See some of Rob Galbraith's Card Readers tests for examples of that (where the Transcend 133x 16GB Card has read speeds more than twice as fast as most generations of the Extreme III, provided you're using a UDMA capable Firewire reader). Scroll down to the bottom of this page and you'll see what I'm talking about:

http://www.robgalbraith.com/bins/rea...?cid=6007-9392

That's probably because these 133x Transcend cards support UDMA Mode 4 (although they don't support the faster UDMA Mode 5 or 6 transfers you see in some newer generations of cards). BTW, Sandisk didn't even make an Extreme III card that large at the time I got my Transcend 16GB Card (Transcend was early provider of 133x 16GB Cards, whereas Sandisk didn't come out with their Extreme III in sizes that large until much later).

Here's an example showing some CF cards supporting UDMA (but not all support all the fastest UDMA modes, as many are only UDMA mode 4). Note the fast read and write speed of the newer 30MB/Second Extreme III, too.

http://www.hjreggel.net/cardspeed/

With my A700 (or the newer A900), which support UDMA, including newer modes), you'll tend to see a much bigger difference in speed with newer 300x card designs with UDMA Mode 5 or 6 support.

For example, look at some of the user reported write times using an A700 here, where the Transcend 133x cards tend to show write speeds of around 14MB/Second (about what you'd find with an Extreme III in this particular camera model). Yet, newer generations of cards supporting UDMA Mode 5 transfers with fast controllers and SLC memory can be more than twice as fast:

http://www.dyxum.com/reviews/cfcard/index.asp?cam=a700

You'll see the same thing at review sites that show card performance in this model (newer UDMA Mode 5 capable cards are going to be dramatically faster in a camera like the A700 compared to a model like your A200).

Very few cameras are going to support the fastest cards now. With other Sony dSLR models like your A200, you'll tend to "max out" at *much* slower speeds. Even though they technically support UDMA cards (as do most other modern cameras using CF), they don't actually use fast UDMA mode 5 transfers, and sometimes you find reports of UDMA cards even slowing down some camera compared to non-UDMA capable cards due to compatiblity quirks with a given camera/card combo. That may be what you're seeing with the Transcend if it's testing slower (as it's got UDMA support through mode 4). So, you could buy a new 45MB/Second Extreme Ducati and see no difference in performance compared to an older generation of the Extreme III.

For example, note this comparison between a Lexar 133x and Sandisk Extreme Ducati (a 45MB/Second card supporting UDMA Mode 5) with an A200. The results are virtually identical, because the camera is the bottleneck, not the speed of the card.

http://www.dpreview.com/reviews/sonydslra200/page12.asp

If you took that Ducati and put it into a Sony A700 or Sony A900, you'd see a dramatic increase in performance, due to the way these models support newer UDMA transfer modes. Ditto for any reputable speed comparison between these two cards in a fast UDMA capable reader. The Ducati would run circles around the Lexar 133x for both read and write speed -- just not in a model like your A200, since the camera is the bottleneck.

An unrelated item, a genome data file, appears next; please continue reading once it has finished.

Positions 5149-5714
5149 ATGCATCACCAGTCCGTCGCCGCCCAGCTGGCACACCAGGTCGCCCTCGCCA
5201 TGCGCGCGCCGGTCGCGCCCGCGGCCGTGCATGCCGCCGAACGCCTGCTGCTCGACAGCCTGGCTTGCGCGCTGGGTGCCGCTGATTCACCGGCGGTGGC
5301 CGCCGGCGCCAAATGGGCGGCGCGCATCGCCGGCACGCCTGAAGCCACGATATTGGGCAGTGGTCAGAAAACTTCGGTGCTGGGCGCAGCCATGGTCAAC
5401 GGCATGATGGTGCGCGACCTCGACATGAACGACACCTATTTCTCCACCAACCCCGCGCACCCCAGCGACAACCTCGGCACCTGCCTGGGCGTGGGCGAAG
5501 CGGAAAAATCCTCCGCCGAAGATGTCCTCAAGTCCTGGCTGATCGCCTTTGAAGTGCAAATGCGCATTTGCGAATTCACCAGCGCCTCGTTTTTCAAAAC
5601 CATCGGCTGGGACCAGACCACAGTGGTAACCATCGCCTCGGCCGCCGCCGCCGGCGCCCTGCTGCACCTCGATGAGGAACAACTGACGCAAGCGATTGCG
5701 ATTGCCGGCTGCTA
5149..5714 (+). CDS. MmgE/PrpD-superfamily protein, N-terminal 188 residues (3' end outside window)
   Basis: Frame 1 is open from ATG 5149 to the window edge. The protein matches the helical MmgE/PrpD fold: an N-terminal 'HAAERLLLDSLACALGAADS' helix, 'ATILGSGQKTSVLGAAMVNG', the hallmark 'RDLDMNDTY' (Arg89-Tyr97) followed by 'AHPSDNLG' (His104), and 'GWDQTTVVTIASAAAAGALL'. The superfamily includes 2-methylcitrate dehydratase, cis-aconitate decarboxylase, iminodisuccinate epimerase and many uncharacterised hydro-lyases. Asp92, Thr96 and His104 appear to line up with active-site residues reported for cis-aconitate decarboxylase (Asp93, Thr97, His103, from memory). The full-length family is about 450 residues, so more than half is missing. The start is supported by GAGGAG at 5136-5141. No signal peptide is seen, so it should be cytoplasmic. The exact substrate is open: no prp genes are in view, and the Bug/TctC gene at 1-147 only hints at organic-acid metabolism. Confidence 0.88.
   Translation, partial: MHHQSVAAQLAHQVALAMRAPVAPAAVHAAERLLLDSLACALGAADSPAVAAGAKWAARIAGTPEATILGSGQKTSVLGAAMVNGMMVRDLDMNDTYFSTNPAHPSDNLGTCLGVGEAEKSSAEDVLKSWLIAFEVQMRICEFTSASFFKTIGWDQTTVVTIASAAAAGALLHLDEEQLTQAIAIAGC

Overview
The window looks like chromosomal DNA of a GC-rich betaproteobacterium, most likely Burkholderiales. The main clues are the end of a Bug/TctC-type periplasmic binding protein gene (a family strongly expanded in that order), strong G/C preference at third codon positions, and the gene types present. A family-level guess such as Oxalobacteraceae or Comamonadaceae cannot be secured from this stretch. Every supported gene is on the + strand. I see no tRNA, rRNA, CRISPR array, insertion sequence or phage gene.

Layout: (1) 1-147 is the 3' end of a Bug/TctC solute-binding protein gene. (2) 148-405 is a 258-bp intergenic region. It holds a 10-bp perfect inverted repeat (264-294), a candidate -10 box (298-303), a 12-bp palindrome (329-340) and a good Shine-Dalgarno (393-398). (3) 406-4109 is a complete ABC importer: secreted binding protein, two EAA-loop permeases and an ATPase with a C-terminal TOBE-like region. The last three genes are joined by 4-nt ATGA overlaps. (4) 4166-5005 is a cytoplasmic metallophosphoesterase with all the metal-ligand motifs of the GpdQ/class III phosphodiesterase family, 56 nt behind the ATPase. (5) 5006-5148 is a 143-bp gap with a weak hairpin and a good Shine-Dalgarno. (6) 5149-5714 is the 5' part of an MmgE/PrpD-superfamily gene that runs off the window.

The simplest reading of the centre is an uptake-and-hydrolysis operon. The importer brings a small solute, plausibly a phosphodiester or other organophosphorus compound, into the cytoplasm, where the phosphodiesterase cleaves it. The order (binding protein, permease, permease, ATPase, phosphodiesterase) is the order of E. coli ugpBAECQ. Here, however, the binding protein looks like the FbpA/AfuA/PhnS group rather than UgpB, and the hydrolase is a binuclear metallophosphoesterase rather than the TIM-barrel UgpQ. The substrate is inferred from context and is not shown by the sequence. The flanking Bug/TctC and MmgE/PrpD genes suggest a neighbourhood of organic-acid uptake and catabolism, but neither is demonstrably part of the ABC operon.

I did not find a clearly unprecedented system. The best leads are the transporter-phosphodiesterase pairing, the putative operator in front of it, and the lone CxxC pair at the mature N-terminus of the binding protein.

IOW, you really need to take each camera/card combination on a case by case basis due to a lot of variables involved. Even then, you'll find differences in speed between the same card model because of changes and improvements manufacturers will make over time.

Ditto for tests in readers (as most readers are not going to support newer UDMA Mode 5 or 6 transfer modes, if they support UDMA modes at all).
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Old May 17, 2009, 9:39 PM   #8
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Thanks for the excellent info....

dave
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Old May 19, 2009, 3:26 PM   #9
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I have a Sandisc Extreme III 4gb SDHC card rated at 30gb/per sec.

It works very well in my TZ7 except for video where I get clicks during recording. It was suggested that this might be because it draws a higher current when writing to card.

Any recommendations for a Class 6 card that might be more useful in this respect. I do want to do burst shooting and so need a good compromise between that and video.

Thanks

Liz
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Old May 19, 2009, 3:57 PM   #10
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Clicks while recording, huh?

That sounds more like you're hearing the lens mechanism focusing while the camera or subject is moving, versus any kind of card problem. It's unlikely that it has anything to do with the memory card you're using or the amount of current it's drawing.